February 7, 2013
Today, we are reading Acts Chapter 7, the stoning of Stephen. If you haven’t read up to this point, just to recap Chapter 6, Stephen was appointed as a servant in the Church and was a man filled with the Holy Spirit. He was so filled, he performed miracles and wonders and taught. There was a conspiracy to stop his teaching of the Word, because it placed guilt on the Jewish leaders, for the crucifixion of Christ. In the beginning of chapter seven, the high priests are asking Stephen to address his charges. Basically, “How do you plead?” And Stephen, filled with the Holy Spirit, gives them a history lesson. I think part of the reason for this history, was to let the Jewish leaders know he was “schooled” in the Word. He KNEW Jewish history, it was part of his history. He reminded them of the power of God through this history. He reminded them of the consequences of the chosen people turning away from God and not following Him. The Jewish people knew this all too well. This was the life of the ones who had come before them. But then Stephen brings it home, brings it to that time in place, brings it to them and instead of answering the question of his guilt, he plainly tells them of their guilt.
Verses 51-53 read: “You stiff-necked people, with uncircumcised hearts and ears! You are just like your fathers: You always resist the Holy Spirit! Was there ever a prophet your fathers did not persecute? They even killed those who predicted the coming of the Righteous One. And now you have betrayed and murdered him— you who have received the law that was put into effect through angels but have not obeyed it.” This description is pretty self-explanatory. Stephen was letting them know that they had followed in the folly of their forefathers, but even worse, because their forefathers had persecuted and killed those who predicted the coming of Christ, but they had actually killed THE CHRIST! And they were so angry at this “accusation” they gnashed their teeth at him, but Stephen, being filled with the power of the Spirit, didn’t react in withdrawal or fear. He didn’t respond in anger, he looked up and saw Heaven open. He saw this one who was crucified standing at the right hand of his Father. And in that moment, he told them of his vision. And they covered their ears. They could not stand to hear the truth. They wanted to quiet the truth. They couldn’t stand the accusation and reality of their guilt, and they stoned him.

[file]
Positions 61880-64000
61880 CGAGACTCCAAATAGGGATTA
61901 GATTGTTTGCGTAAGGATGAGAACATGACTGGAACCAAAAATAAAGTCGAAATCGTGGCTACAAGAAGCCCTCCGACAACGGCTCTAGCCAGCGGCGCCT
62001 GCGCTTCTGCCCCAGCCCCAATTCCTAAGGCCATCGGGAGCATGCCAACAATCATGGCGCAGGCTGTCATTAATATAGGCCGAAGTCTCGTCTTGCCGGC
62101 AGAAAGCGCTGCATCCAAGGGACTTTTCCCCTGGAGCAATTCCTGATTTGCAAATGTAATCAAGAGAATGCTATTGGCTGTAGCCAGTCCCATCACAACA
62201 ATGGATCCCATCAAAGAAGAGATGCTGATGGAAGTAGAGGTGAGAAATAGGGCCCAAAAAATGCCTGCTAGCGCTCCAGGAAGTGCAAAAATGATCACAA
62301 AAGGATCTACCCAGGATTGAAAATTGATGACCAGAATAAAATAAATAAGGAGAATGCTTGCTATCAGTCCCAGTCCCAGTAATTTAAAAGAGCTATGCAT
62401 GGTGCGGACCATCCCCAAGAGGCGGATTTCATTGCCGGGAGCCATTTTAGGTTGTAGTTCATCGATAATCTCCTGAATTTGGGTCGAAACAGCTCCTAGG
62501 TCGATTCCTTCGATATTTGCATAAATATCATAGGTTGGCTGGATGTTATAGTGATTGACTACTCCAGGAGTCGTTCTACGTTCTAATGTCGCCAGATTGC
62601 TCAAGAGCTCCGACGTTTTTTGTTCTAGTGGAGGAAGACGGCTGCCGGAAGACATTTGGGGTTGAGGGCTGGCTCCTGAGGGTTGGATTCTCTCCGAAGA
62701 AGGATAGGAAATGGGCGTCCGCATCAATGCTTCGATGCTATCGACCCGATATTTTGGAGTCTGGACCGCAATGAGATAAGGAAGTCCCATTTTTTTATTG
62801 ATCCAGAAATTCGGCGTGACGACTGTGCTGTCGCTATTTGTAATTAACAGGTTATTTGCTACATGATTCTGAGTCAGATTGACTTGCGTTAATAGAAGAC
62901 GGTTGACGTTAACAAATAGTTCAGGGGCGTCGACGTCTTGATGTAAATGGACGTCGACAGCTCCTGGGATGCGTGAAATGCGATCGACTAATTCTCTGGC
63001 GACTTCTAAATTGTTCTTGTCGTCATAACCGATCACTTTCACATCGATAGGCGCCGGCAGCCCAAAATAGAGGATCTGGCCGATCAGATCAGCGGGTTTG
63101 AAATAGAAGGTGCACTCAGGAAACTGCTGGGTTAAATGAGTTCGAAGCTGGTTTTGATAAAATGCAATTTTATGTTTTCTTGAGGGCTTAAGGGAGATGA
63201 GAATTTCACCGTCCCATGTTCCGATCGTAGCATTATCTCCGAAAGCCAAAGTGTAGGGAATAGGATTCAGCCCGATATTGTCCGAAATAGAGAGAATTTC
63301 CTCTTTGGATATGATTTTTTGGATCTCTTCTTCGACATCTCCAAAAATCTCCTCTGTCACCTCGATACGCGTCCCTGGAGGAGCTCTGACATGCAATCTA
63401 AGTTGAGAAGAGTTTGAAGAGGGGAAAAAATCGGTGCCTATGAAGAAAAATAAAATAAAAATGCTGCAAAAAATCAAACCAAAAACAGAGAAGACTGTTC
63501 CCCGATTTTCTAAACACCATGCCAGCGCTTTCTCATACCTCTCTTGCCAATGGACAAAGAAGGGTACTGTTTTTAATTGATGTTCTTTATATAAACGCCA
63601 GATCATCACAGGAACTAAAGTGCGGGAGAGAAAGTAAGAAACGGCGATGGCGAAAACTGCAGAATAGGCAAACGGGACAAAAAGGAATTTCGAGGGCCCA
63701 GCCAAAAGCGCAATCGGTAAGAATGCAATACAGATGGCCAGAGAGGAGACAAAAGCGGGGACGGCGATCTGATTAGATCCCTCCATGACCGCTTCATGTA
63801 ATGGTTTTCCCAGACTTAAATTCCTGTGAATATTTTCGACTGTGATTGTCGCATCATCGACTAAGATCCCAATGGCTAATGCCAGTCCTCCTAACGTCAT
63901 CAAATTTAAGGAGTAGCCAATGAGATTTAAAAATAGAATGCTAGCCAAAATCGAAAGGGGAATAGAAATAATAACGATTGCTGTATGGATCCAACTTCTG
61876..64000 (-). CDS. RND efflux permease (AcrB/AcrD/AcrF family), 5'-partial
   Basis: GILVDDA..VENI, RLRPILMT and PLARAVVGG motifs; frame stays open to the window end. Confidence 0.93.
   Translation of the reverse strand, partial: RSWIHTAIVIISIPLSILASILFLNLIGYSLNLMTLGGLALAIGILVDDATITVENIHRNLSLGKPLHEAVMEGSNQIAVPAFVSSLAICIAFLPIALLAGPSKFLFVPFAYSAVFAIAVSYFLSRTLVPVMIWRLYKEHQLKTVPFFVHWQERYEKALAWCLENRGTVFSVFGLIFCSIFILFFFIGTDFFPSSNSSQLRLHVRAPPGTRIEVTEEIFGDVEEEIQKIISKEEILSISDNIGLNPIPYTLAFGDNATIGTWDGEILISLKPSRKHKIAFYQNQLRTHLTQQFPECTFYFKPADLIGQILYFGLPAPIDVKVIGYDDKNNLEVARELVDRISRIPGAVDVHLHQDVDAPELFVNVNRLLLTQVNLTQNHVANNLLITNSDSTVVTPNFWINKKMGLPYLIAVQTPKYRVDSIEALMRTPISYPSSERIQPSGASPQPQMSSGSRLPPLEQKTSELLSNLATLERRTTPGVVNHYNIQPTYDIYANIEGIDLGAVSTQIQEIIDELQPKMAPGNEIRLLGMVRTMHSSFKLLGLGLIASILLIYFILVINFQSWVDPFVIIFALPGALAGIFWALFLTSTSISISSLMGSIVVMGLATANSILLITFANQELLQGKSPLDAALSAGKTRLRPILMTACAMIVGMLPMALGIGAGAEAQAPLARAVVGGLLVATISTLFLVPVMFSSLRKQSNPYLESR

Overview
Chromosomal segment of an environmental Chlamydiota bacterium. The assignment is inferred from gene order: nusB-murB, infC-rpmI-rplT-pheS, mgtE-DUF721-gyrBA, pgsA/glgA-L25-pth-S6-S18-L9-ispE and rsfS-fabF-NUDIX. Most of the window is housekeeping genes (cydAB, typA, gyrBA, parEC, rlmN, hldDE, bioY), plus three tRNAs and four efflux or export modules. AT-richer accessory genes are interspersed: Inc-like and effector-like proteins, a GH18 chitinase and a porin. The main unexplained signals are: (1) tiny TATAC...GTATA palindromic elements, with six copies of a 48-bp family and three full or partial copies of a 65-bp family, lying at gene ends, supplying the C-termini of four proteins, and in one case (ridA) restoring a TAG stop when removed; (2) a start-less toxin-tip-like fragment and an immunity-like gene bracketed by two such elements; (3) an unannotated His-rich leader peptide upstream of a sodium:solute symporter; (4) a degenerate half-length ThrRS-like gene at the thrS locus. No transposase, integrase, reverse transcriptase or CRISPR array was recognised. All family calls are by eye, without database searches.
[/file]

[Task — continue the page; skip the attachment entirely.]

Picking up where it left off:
Still filled with the Holy Spirit, he prayed that God would forgive them. I have to wonder if that took any of them back to the cross? Were any of these same High Priests there when Christ pleaded, “Father, forgive them, for they know not what they do?” Did it resonate in their minds? And when he had committed such a selfless act of asking for THEIR forgiveness, he died. The scripture says, “he fell asleep.” I just picture this man, full of exhaustion from the power that had just been in him, full of exhaustion from the persecution, full of exhaustion from this life, full of exhaustion from this pain and stoning, laying down, closing his eye, and now, resting in the presence of God and the Savior that made it possible.
My prayer is that we learn from the mistakes of those who have gone before us, and not try and erase history or change history, but change the future because of Christ’s redemptive love for us. I pray our hearts and ears are circumcised with the Word of God, that we may hear, and live, and learn. I pray that we can “hear” and feel the conviction of the Holy Spirit when we are faced with the truth of our sin. I pray we can love the one bringing the message of our sin. I pray that when faced with opposition because of teaching God’s Word and being filled with the Spirit, we can have enough love for them that we can pray for their forgiveness. I pray that we have such a relationship with our Lord and Savior, Jesus Christ, that when the life we have been given in this world become exhausting, and painful, and heavy, we can rest in the presence of an Almighty God that knew us before time existed.